Second...Brightline took out an ROW lease with San Bernardino County Transit Authority to build a direct Rancho Cucamonga spur off the Vegas mainline hitting Metrolink's much busier Inland Empire line. Metrolink would then electrify the Inland Empire so direct run-thru is possible, and do it here on the much busier Inland Empire line instead of the sparse and winding Antelope Valley Line which is longer, slower, and has the lowest CR ridership on the system. That would then be their ticket to L.A. Union until CAHSR rearranges the last-mile blending with more capable infrastructure.

While they still have some work to square with the local authorities on both of these connectivity projects, the wind in the past year has changed to their backside at getting them done. If the service debuts as a stub-out in the desert, that shouldn't remain its default condition for very long until the Metrolink tendrils get implanted.
 

DBM

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Second...Brightline took out an ROW lease with San Bernardino County Transit Authority to build a direct Rancho Cucamonga spur off the Vegas mainline
Thanks as always for your quick and comprehensive replies; it's a mitzvah to this board that you are as well-versed in rail planning/ops beyond New England as you are in our crabby, cramped, and cold NE corner of the lower 48.

Interestingly, I'd assumed that the I-15 corridor through Cajon Pass would have steeper grades than the average 6% slope for 4 miles here at the mountain pass just south of the NV stateline, but, per Wikipedia, the rail-line through there actually achieved much more modest slopes of 2-3%.

But, holy disaster! That still didn't prevent this nightmare of Newtonian physics from taking place in Cajon Pass in 1989, I see. "the steep downhill grade south of the pass was a contributing factor"... in 1989!!

I have to assume, though, with a multi-mile freight train, burdened with dozens of tons of bulk commodities (presumably), the equations involved are so much more fearful in terms of braking failures than with a presumably vastly lighter (and shorter) bullet train being engineered to scale (and descend) those heights...

EDIT: this reminds me of how spectacular the drive is on the Angeles Crest highway from Wrightwood to Pasadena. For all of the sleaze, filth, and tacky vulgarity associated with the LA and LV basins, the terrain out there is breath-taking in so many places.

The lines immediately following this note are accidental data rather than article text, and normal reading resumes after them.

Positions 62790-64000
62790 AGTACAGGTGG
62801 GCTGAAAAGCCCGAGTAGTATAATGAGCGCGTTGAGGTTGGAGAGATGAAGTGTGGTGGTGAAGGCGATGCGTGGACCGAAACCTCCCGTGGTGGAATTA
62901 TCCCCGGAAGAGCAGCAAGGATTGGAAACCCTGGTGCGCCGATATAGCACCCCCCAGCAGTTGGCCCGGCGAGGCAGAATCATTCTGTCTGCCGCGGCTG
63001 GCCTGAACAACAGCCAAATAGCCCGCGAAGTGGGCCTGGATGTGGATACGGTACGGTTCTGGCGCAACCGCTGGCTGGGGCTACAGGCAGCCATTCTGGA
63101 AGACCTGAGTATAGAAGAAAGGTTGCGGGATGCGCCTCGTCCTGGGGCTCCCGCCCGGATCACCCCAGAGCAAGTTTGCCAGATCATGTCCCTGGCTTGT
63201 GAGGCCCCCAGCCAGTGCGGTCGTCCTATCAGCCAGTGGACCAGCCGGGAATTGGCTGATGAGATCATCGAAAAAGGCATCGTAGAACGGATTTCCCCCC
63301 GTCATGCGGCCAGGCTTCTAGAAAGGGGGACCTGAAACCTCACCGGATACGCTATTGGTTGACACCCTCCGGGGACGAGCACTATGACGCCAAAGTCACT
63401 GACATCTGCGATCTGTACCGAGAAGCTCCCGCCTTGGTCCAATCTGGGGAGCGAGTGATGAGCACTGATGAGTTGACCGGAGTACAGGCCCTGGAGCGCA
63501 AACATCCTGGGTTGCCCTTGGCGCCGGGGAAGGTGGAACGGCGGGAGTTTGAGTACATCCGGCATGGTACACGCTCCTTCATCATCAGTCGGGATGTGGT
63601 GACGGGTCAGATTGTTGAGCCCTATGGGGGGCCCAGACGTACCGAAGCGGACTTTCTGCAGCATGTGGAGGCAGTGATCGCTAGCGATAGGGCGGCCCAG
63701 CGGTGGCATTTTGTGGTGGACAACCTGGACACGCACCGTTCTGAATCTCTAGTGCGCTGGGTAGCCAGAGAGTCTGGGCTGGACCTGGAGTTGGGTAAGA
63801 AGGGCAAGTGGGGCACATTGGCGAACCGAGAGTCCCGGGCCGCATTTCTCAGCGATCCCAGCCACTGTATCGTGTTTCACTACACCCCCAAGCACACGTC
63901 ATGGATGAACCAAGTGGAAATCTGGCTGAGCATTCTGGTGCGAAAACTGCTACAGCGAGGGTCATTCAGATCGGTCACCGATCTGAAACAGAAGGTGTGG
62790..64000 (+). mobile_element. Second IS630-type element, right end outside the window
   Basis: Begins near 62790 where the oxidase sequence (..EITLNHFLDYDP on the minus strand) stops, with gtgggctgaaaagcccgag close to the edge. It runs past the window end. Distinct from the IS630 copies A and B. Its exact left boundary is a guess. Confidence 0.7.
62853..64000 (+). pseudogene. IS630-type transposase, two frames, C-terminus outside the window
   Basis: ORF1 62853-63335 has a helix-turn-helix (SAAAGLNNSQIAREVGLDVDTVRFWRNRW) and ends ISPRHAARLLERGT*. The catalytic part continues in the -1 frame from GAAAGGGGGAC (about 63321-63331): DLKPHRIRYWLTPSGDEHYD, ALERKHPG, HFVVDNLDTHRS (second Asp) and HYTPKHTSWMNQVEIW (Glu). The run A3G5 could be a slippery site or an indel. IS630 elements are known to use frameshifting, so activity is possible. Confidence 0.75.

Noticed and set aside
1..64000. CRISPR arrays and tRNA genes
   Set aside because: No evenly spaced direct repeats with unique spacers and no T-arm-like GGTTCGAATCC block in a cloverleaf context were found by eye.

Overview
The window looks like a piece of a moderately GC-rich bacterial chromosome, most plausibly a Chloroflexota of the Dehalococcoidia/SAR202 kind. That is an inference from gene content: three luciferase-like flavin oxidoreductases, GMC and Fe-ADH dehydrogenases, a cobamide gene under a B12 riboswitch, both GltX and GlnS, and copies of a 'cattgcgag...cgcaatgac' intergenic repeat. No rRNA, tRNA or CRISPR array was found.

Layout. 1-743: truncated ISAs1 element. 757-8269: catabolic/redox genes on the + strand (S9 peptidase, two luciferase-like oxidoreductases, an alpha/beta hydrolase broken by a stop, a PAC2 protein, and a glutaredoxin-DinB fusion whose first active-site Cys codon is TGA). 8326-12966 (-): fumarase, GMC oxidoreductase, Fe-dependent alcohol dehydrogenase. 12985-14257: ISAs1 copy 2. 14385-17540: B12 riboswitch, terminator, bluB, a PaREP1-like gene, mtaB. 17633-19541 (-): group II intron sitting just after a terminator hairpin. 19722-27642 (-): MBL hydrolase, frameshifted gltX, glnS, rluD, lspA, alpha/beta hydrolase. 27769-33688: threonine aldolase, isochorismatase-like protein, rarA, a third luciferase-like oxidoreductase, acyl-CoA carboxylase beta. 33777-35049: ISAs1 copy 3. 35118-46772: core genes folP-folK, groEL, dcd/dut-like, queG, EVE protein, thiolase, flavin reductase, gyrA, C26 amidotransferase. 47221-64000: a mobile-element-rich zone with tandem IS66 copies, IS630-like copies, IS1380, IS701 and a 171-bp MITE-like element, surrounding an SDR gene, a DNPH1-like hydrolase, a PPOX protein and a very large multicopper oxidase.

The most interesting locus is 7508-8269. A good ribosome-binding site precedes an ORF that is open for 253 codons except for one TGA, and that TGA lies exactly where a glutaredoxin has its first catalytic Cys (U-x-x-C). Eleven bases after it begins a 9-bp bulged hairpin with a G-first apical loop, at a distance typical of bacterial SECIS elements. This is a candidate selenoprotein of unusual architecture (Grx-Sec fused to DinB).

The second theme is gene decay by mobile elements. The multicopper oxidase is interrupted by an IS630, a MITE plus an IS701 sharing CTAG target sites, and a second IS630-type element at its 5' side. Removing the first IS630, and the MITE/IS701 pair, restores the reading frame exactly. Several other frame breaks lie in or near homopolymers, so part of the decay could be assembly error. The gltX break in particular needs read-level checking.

EDIT2: when that freight train derailed right here in 1989, traveling at 110 mph and weighing 8,900 tons per that Wiki page, and crashed into the houses that used to stand here, it released a force (if my calculations are correct) equivalent to 9.75 gigajoules. That's as if 2.3 TONS of TNT were detonated on that block at the moment of impact. Would it have registered as an earthquake with all the seismometers installed around Cajon Pass for the San Andreas, presumably?
 
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HenryAlan

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I just don't get why they wouldn't delay a little longer to get everything in place for actual service "over the hump" of the Cajon Pass and into the basin. Is working with the preexisting Metrolink rail infrastructure (which I presume would be the tie-in, unless they'd need to build an entirely new set of tracks to handle the requirements for these bullet trains?) that brutal? Regardless, at this point, what on earth is the rush? Get it right from the start by only launching service once there are actually stations in the basin...
As F-Line points out, the Victorville terminus is at most temporary and quite possibly not even going to be. But suppose there is a period when that is where the trains stop. Your scenario regarding travel from DTLA is accurate, but a lot of people live closer to Victorville than that. I'm not sure it kills the concept, particularly if the gaps are going to be filled soon anyway.
 

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As F-Line points out, the Victorville terminus is at most temporary and quite possibly not even going to be. But suppose there is a period when that is where the trains stop. Your scenario regarding travel from DTLA is accurate, but a lot of people live closer to Victorville than that. I'm not sure it kills the concept, particularly if the gaps are going to be filled soon anyway.